Twitter may not be able to freely monetize Twitter diplomacy, but its characteristic of how much influence 140 characters and broadcasting across the Internet can have.
Tweeting is a great way to share thoughts and information with friends and followers, as long as you stay safe, keep it civil, and most importantly, be interesting. We know that information spread via Twitter has saved countless lives, from natural disasters such as in Japan or in humanitarian crises, such as in Cote d’Ivoire. Twitter has contributed to regime change in repressive places. It has even helped free a prisoner in Kashmir and has become a valuable network for citizen journalists and concerned citizens, such as in Mexico. It is a medium by which human rights advocates carry forward their work, such as our Eyes on Syria project (look for #EyesonSyria — but maybe not if you are in Syria), or Amnesty’s own Twitter account.
However, a big part of the story is the pervasiveness and influence of the messaging service. Compared with Facebook, with over a billion users, Twitter is a midsize town, with about a quarter of the audience. But the town is buzzing and spinning the news at high speed and frequency as events around the world unfold, such as the historic phone call between the President Obama and Iranian President Hassan Rouhani, marking the first time U.S. and Iranian leaders have directly communicated since the 1979 Iranian revolution.
Moments before the US leader officially announced he had a phone chat with his counterpart, Iranian president Rouhani had broken the news on Twitter. The stunning 15-minute call was the fruit of a diplomatic opening forged by Rouhani’s election in June on a mandate to ease confrontation with the West and lift nuclear sanctions that have pulverized the Iranian economy. US believe that world now faces a grave threat from the radical regime in Iran. The International Atomic Energy Agency (IAEA) issued a report saying Iran had not suspended its uranium enrichment activities. This report opened the way for UN Security Council sanctions against Iran.
But, the recent Twitter Diplomacy can be fruitful for the peace in Middle East. Describing his phone conversation with President Obama as “historic,” Iranian President Hassan Rouhani took to Twitter with a series of fascinating messages that stunned and encouraged many foreign policy observers. “In phone convo, President # Rouhani and President @ BarackObama expressed their mutual political # will to rapidly solve the # nuclear issue,” Rouhani wrote to his 64,000 plus followers.
“Enemies of the Internet”
Rouhani’s account appeared on Twitter after his election this year and his English-language messages have become a sign of Tehran’s diplomatic outreach. The leader has been sending a steady stream of tweets during his visit this week the UN General Assembly in New York.
However, for the people of Iran, accessing or participating in that conversation is not easy. Social media sites like Twitter and Facebook have been blocked since the anti-government protests in 2009. Rouhani has talked about easing the restrictions but so far they have not been officially lifted.
Internet censorship in Iran has been increasing. In the first few years of the 21st century, Iran experienced a great surge in Internet usage, and, with 20 million people on the Internet, currently has the second highest percentage of its population online in the Middle East, after Israel. When initially introduced, the Internet services provided by the government within Iran were comparatively open. Many users saw the Internet as an easy way to get around Iran’s strict press laws. Internet censorship increased with the administration of conservative president Mahmoud Ahmadinejad in 2005. Regime opponents in Iran are said to rely heavily on Web-based communication with the outside world.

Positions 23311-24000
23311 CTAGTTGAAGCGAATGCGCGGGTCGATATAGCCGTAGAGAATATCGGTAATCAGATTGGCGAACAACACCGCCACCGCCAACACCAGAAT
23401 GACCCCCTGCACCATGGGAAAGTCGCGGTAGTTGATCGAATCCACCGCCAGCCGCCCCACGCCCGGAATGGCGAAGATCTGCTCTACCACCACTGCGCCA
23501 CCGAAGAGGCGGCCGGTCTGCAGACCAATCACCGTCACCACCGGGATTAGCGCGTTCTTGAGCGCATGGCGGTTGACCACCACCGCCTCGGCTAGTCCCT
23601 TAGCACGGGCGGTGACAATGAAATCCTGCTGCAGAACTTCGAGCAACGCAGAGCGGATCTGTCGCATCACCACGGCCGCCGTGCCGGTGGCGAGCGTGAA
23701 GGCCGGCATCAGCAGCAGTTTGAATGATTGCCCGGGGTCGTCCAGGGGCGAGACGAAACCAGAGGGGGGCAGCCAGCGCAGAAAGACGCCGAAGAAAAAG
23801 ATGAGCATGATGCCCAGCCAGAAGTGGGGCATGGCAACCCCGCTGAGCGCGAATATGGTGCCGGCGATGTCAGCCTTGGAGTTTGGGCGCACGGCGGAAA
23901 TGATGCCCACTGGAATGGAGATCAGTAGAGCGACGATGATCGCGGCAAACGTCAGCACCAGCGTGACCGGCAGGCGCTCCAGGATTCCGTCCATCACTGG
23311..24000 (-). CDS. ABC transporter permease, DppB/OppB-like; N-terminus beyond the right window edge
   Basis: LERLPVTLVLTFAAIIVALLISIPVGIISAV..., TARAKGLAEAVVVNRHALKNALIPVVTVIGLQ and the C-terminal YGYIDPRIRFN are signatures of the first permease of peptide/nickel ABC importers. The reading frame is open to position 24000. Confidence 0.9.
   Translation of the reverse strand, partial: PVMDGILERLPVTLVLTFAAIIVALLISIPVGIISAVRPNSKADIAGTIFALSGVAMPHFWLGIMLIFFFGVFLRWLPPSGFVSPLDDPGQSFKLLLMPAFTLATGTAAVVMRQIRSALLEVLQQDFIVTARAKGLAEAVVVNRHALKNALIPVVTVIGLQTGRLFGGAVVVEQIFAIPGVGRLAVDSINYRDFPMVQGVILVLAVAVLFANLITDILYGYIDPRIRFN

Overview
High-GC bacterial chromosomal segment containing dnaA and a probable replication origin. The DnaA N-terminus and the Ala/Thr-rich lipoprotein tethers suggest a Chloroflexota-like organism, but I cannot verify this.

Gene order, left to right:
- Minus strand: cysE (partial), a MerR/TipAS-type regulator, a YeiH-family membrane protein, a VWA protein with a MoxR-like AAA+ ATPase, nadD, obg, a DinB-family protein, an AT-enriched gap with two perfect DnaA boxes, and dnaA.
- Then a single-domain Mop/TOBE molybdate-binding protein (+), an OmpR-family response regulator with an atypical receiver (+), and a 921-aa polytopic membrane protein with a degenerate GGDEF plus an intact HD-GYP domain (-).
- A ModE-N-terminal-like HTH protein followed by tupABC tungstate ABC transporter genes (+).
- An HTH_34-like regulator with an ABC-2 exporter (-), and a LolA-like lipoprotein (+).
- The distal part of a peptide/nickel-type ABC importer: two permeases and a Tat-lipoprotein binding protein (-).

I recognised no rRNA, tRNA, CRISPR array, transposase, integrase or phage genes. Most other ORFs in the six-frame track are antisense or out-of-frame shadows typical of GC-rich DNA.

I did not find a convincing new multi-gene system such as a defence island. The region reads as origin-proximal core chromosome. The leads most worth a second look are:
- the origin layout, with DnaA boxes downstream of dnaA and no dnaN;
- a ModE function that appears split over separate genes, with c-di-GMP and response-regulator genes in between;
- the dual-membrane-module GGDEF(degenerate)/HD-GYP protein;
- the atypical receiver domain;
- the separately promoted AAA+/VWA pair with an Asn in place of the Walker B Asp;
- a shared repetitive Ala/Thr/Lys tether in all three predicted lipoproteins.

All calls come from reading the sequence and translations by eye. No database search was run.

Many bloggers, online activists, and technical staff have faced jail terms, harassment and abuse. In 2006 and again in 2010, the activist group ‘Reporters without Borders’ labeled Iran one of the 12 or 13 countries it designated “Enemies of the Internet”. Before the US invasion of Iraq, the country used to suffer from extremely poor Internet connection as well as filtering and censorship practiced by state authorities. This resulted in low Internet penetration since citizens where cautious about online activities. After the invasion, it was expected that telecommunication sector will grow rapidly; however, on the contrary, it went through slow improvement for years characterised by new emergence of hacking and spyware apps that were spread out across the networks.
Social Media and Internet Rights
Unprecedented recent progress in information and communication technologies (ICTs) is enabling people and organizations to overcome personal and regional restrictions on information acquisition. The Internet and social media are particularly important for facilitating access to an unparalleled wealth of information, as well as providing opportunities for new innovative activities and social interactions. The Internet, new media and social media have become a way of life for many citizens. These new forms of communication are affecting the lives of people, who are using them in many areas. These new tools are both instant and accessible. Freedom of expression, freedom to protest and privacy are fundamental human rights. Freedom of expression also consists of dissent. Social media have changed communication and organization styles considerably. Social media is not a “menace” to society, but in the contrary, they are group of tools that are highly valuable for the society. And, thus we can hope that the Twitter Diplomacy will play a huge role for the peace of Middle East.
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